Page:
11. Bouvet (or anyone, really): I have been thinking a lot about your post. I agree with much of what you have said. But, as a few commenters have pointed out, there are some real issues with Joseph and his “worthiness,” as we would call it today. There are many scriptural passages to support the proposition that God does not work through unclean vessels. How do you think this principle applies in the context of Joseph Smith’s ministry? Is the principle flexible enough to get around Joseph’s faults? Is it subordinate to the principle that the purposes of God are not frustrated? Did Joseph repent often enough to continue being used as an instrument? Do you think there is another explanation? In my view, Joseph’s accomplishments could not have been his alone. So how do you think this worked?

  12. Holden-

    The biggest struggle I have had with the church relates to Joseph Smith. What I wrote above comes after years of great difficulty in my life and has more to do with my own personal experience with the Lord. Remember how He asked Nephi to kill Laban? He could have easily had Laban drink himself to death or fall, hit his head and die. It would have been much easier for Nephi to find him dead than alive. Rather, the Lord expected Nephi to take his life. God wants to know where our hearts are and if we are willing to sacrifice ALL, even when it seems contrary to His laws. I think it is very possible that Joseph was in that position where he was expected to do what the Lord commanded and even though he didn’t want to, he did because of His willingness to give his all to the Lord. That is why, for me, even if his life or some of his choices are difficult for me, or not understandable, I have learned to give the benefit of the doubt because I can see in my own life and in the scriptures that God does place difficult expectations on people at times.

    I know people who seem to get more manifestations than others and they seem to be people who also struggle more in general. From my experience with people like you who haven’t had the truth made “known” to them but they continue to move forward there seems to be a steadiness about them and they continue to be faithful despite their lack of “spiritual experiences”. I don’t know if that makes sense or if you feel it applies to you but there must be something about you that knows you are on the right path or you probably wouldn’t stay on it.

  13. Jen: your struggle is real and shared, but I can’t share your rationale/accommodation with the Nephi & Laban story. The logic you use “God wants to know where our hearts are and if we are willing to sacrifice ALL, even when it seems contrary to His laws” is the same logic used on Nancy Rigdon by Joseph Smith to get her to submit to a polygamous marriage to him.
    It goes something like “what is wrong in one situation can be, and often is, right in another. In one case, God said ‘thou shall not kill’. In another, ‘thou shall utterly destroy’.”

    Ignoring the fact that, as the Lafferty brothers found out, this type of reasoning “God commanded it, so it’s atrocious but ok” won’t hold up in a court of law, I find it highly flawed, easily abused, and totally unacceptable. So the conflict within me as a strongly-believing “saint” continues.

  14. Interestly, after I made my comment here, I noticed that TT at Faith Promoting Rumor is dealing with questions raised by Jen and others, but using the Abraham/Issac story instead of Nephi/Laman story. Good stuff. He even makes reference to the Lafferty’s – oooh, spooky coincidence!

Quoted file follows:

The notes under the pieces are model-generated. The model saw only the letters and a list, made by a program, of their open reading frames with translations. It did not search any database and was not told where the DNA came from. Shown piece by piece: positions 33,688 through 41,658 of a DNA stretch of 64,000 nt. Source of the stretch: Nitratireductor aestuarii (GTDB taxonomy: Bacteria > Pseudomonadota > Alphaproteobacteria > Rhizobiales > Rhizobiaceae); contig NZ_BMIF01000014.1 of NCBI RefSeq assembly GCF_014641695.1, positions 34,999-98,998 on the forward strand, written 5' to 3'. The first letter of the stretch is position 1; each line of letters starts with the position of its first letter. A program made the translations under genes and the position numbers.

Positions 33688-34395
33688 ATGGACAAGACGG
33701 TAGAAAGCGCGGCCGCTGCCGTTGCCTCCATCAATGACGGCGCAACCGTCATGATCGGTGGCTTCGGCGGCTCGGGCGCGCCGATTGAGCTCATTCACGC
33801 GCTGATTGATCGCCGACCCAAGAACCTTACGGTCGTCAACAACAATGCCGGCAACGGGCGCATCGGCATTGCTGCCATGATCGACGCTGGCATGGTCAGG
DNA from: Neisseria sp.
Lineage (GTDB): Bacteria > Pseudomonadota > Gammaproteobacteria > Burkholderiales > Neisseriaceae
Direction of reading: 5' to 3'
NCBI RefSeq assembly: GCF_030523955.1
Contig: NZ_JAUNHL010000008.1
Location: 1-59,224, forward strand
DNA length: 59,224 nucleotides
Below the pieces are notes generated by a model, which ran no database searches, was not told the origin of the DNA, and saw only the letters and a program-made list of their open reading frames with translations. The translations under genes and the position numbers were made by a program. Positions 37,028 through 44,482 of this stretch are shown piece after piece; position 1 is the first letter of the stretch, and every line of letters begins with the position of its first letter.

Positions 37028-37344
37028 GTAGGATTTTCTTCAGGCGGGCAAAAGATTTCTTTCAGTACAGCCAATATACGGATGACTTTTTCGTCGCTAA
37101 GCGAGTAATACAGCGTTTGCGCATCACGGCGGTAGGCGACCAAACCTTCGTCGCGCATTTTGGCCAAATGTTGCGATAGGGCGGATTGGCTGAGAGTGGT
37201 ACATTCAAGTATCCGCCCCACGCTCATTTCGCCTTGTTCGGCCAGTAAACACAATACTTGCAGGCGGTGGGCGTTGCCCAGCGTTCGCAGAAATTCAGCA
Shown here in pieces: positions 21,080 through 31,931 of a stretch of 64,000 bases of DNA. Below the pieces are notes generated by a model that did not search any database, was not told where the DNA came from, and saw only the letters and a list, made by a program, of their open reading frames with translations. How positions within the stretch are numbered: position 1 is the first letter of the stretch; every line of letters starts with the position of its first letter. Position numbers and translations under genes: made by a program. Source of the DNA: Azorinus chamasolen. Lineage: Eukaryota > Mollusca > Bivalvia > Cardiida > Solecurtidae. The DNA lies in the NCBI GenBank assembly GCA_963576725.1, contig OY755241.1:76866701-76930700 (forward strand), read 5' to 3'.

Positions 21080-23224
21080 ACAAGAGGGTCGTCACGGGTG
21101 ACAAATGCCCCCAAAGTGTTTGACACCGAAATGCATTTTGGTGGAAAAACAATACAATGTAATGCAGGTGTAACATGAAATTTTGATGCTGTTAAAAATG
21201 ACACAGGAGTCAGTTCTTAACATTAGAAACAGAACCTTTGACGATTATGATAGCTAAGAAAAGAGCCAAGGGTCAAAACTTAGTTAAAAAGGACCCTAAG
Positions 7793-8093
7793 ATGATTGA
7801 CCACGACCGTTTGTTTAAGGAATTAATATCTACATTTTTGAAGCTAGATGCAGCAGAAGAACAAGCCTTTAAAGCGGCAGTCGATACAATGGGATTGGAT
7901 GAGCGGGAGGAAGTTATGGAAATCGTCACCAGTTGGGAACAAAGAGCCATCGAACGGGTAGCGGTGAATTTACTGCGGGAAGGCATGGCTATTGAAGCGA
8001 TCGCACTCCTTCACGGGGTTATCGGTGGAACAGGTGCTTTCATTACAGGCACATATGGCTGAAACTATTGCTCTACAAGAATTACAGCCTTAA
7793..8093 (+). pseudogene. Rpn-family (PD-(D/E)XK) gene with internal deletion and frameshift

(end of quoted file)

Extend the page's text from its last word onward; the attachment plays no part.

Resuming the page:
15. larryco-

    I understand what you are saying and each of us have different experiences and come to know God in different ways. I have come to my own understanding of how God deals with His children and it is not my logic or rationale that brought me to that understanding. You either believe that Joseph Smith was doing the Lord’s will or you don’t. Either God told Nephi to kill Laban or he didn’t. If He did then why would He do that? It is pretty simple if He didn’t. It sounds all nice and cozy to say that God is just one big warm fuzzy but the reality is if you read the scriptures you can see that He has expected His children to do very difficult things. There will always be examples like the Lafferty brothers or Elizabeth Smart’s kidnapper. Guess the conflict will have to continue for all of us……..

  16. Joseph Smith was remarkable and to think what God
    was able to do with him. Just think of what He can
    do with us if we let Him.

  17. Jen,

    You are obviously a very intelligent person, and are very good at expressing yourself. I respect the fact that you believe so strongly in the church and its divinity. I also appreciate that you pointed out in your last post that you believe in JS and the church based on personal experiences and conviction, and not based on a careful consideration of the facts.

    That said, the logic you have used in numerous posts is circular and deeply flawed. It doesn’t do, in my opinion, to continually refer to the scriptures to demonstrate how Joseph’s behavior is in keeping with god’s methods. Of course, if god told Joseph to retrospectively change revelations to suit present purposes; take multiple wives, including women who were already married and then lie to his wife, leaders of the church, the body of the church and the public and command others to lie for him; take the property of hard-working members and convert it to his own personal use; and scores of other “bad” acts, then Joseph was justified in doing them. But to point to numerous instances in the scriptures where god has supposedly done the same thing, as evidence that this is god’s m.o. is fallacious logic. You’re assuming not only that the stories in the scriptures are literal, but also that they are true. This is particularly problematic when you use instances from the Book of Mormon, a book that Joseph produced, to make your point. Isn’t it possible that this is simply the chosen method of charismatic leaders of men throughout history to convince people to overlook any behavior that would normally be considered wrong?

    I will be the first to concede that nothing Joseph did in his life proves that he wasn’t a prophet. But I find it unbelievably naive to write off all of the incidents, and there were many, that in a normal context would reflect poorly on any person’s character, by saying “well, whatever he did, god commanded it, so it was right in that instance.” Are you familiar with Occam?